Abkhazia: The Other Side Of Hosting Dominoes Championship
Hosting the 8th World Dominoes Championship has presented Abkhazia with a small diplomatic coup as delegations from the United States, among others, attend the competition in a spirit of friendly competition amid a welcoming reception from the residents of Sukhum.
But this week, the pastime is taking on a whole new meaning with the Abkhaz capital, Sukhumi, hosting the 8th World Domino Championship. It's far from a major sporting event, but is nevertheless being viewed as a major achievement in the tiny region, which declared independence from Georgia following a war in the early 1990s and further distanced itself from Tbilisi after the brief Georgia-Russia war in 2008. It is only recognized by Russia and a handful of other countries.
Officials hope that bringing foreign delegations -- including one from the United States -- and a bit of international attention to the isolated territory could help change the state of play for Abkhazia on the world stage.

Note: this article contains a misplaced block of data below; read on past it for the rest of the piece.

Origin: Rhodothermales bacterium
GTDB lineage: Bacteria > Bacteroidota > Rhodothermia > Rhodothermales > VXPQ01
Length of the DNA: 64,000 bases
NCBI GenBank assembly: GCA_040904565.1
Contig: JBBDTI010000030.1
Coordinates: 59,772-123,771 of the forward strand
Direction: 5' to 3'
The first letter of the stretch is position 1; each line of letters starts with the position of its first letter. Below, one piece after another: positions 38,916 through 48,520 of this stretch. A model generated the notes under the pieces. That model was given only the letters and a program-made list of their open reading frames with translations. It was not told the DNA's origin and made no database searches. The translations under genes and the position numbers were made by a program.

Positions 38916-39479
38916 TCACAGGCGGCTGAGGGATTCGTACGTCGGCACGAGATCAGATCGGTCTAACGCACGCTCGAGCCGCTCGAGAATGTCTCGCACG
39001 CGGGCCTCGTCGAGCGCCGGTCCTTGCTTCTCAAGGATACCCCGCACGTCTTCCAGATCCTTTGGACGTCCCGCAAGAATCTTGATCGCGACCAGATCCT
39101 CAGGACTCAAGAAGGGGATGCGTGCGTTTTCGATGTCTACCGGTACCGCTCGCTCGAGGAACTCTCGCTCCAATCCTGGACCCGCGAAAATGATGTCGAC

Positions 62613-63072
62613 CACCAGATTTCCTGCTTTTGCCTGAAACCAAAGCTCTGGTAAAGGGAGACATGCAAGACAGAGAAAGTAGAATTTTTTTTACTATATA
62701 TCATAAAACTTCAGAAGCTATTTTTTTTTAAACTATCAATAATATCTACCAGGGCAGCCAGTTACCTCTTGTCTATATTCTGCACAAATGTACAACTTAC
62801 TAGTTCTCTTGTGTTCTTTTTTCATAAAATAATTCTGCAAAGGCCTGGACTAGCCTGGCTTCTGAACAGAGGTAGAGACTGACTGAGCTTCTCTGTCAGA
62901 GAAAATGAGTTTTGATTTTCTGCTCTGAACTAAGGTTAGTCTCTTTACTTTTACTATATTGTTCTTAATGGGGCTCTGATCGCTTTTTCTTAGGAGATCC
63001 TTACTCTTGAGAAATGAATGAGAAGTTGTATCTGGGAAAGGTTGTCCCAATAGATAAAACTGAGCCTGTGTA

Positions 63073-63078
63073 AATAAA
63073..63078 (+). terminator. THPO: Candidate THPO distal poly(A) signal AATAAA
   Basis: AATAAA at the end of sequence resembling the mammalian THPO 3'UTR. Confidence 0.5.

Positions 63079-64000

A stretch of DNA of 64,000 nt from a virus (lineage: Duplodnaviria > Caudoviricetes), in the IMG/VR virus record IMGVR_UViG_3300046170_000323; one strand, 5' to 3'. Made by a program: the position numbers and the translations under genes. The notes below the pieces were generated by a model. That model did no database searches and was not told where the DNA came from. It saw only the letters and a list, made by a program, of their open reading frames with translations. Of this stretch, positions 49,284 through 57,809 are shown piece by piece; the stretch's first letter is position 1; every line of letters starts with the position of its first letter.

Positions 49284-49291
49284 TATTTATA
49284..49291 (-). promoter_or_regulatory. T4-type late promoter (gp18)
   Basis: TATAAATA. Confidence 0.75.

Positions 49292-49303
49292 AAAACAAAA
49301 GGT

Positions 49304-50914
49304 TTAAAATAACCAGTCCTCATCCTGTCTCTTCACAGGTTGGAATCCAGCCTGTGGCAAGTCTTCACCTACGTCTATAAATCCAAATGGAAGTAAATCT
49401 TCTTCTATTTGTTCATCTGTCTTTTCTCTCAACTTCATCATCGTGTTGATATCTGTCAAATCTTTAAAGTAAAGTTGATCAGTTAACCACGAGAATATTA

The potential is not lost on the residents of Sukhumi, who have watched the territory’s Russian-backed government spend a reported 20 million rubles ($650,000) on fireworks, cruises for delegates, and other championship-related activities.
A Sukhumi resident who identified himself as Raul said he was confident the event would raise the territory's profile.
"Representatives from the American delegation came, as well as from the Venezuelan delegation," Raul said. "The fact that the championships are being held here is big politically. The world will find out about our existence -- that here’s Abkhazia, this small, marvelous country, a country with soul. I think they will tell the world about this. This is the beginning of international recognition.”
Russia was first to recognize Abkhazia’s unilateral declaration of independence after the 2008 war with Georgia, which pushed the Georgian military out of the territory and its sister breakaway region, South Ossetia.